21 March 2010

เงาสีขาว | The White Shadow

The White Shadow has long been held as one of the best contemporary fictional narratives by those in the know. A work of substantial length, The White Shadow or the Portrait of An Artist in His Turbulent Years is not an easy read, especially when we take into account the author's eccentric choice of not dividing the whole text into paragraphs and his daring revelation of his angst and hatred for himself, those around him and the world in general.

Of course, this sense of hatred is not uncommon in modern literature with those works of such French authors as Baudelaire and Rimbaud, who were sick of their surroundings and used their literary skills as a means of psychological healing (and paradoxically dwelling further into the dark abyss of the human mind). What is distinguished about The White Shadow, however, is how the author brings this state of mental complexity to the Thai landscape and shows how an average man, like him, can feel the same way.

With the literary work of this kind, one of the problems the author faces is how to steer the narrative away from the creation of a whimsical narrative that is eventually simply a work of self-gratification. Danaran Saengthong manages to move away from this, with his subtle criticism of Thai society, in which political correctness and the double standard of morality are something as commonplace as Starbuck's in Bangkok. However, through his masterly storytelling, he doesn't extol himself as a hero that can have an effective distance from all this mental corruption; he is himself corrupt and this leads to an ironical question that is strongly felt throughout -- how much can we believe this man, when he himself says that he's not that better from the rest? Perhaps this is exactly the reason that makes the message of this life story so pithy. Aren't we all like him? We like to criticize the status quo and yet emerge as an immaculate judge? The White Shadow just makes manifest that such an arrogant standpoint is impossible.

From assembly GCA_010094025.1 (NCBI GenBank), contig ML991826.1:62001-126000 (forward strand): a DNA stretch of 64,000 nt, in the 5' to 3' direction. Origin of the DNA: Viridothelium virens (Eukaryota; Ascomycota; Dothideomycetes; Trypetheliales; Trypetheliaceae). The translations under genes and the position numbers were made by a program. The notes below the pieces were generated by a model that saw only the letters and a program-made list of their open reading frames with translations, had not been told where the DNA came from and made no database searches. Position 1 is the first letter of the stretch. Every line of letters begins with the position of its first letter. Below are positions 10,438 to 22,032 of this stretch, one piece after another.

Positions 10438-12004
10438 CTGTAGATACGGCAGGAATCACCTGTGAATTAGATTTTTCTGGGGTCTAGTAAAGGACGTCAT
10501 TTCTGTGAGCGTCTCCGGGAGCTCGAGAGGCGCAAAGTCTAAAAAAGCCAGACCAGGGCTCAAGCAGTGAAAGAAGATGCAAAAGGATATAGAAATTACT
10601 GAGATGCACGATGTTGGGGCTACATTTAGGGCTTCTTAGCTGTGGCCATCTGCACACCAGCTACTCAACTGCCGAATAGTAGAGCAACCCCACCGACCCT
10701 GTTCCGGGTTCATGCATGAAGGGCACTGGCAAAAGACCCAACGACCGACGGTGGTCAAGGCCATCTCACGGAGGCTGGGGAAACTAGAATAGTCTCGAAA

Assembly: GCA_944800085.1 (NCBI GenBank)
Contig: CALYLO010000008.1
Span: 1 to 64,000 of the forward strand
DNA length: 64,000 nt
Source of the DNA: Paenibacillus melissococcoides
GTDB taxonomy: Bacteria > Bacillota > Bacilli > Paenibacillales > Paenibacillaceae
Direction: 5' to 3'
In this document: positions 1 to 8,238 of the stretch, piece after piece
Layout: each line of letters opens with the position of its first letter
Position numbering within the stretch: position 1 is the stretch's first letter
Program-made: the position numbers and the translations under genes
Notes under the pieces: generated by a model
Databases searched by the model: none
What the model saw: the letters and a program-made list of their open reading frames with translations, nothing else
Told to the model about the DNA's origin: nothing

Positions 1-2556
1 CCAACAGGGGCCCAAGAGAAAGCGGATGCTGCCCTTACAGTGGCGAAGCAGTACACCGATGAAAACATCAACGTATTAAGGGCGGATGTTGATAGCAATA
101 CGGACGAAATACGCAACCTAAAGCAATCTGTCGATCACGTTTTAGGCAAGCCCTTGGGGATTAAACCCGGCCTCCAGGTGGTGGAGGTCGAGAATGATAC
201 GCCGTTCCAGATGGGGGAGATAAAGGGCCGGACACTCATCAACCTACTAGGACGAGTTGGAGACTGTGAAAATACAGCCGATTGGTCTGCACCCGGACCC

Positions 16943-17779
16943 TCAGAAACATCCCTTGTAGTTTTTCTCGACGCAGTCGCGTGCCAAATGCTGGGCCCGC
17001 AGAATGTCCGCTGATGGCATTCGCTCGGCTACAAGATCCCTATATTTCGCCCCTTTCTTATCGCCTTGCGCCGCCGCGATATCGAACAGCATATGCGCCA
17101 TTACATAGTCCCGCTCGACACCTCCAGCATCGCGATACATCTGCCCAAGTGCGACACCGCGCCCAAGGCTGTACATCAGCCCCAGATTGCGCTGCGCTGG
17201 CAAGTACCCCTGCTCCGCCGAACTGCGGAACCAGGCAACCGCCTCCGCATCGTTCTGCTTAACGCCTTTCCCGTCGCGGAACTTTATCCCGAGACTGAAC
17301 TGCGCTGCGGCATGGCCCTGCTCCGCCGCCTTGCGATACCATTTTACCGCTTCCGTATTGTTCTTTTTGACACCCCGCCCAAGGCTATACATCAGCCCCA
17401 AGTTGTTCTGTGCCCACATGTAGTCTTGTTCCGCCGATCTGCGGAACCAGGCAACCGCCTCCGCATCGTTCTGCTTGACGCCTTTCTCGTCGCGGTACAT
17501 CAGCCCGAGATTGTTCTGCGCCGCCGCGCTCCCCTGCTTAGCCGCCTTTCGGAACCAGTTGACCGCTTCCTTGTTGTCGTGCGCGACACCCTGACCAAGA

Another element that is special to this narrative is how the author seems to bare all the hidden social conventions that are hushed. His misogynistic standpoint, however, is highly controversial but is symptomatic of Thai patriarchy in general. His inability to love is also another reason why he is unable to settle down with a woman. Perhaps what we see here is something perhaps worth a psychological study. It is my conjecture that the author wishes to retain an emotionally charged life, in which he sees things as bright and interesting so that he can turn them into a work of art. However, life is not art and life is in fact boring, especially when we take into account certain 'traditional' stages of life that each of us is subjected through, such as education, courtship, marriage, procreation, children rearing, and coping with old age and death. Through his life story, we can sense the anger and anxiety of the author who doesn't want to subject his life to such mundane stages, whilst at the same time seeing them as unavoidable. This existential crisis is closely tied with the traditional Thai sense of manhood, in which men need to prove their performance through the conquest of women as well as their skills in infringing social codes.

Through the sense of inexplicable hatred and complaint of existing conditions, I find the book a compulsive read. As the novel progresses, we can perceive that the author is in fact a storytelling virtuoso who can keep us riveted to the chair reading his narrative that gradually unfolds the stories of people around him, those stories that are somehow related to his as well as his implicit comments on them.

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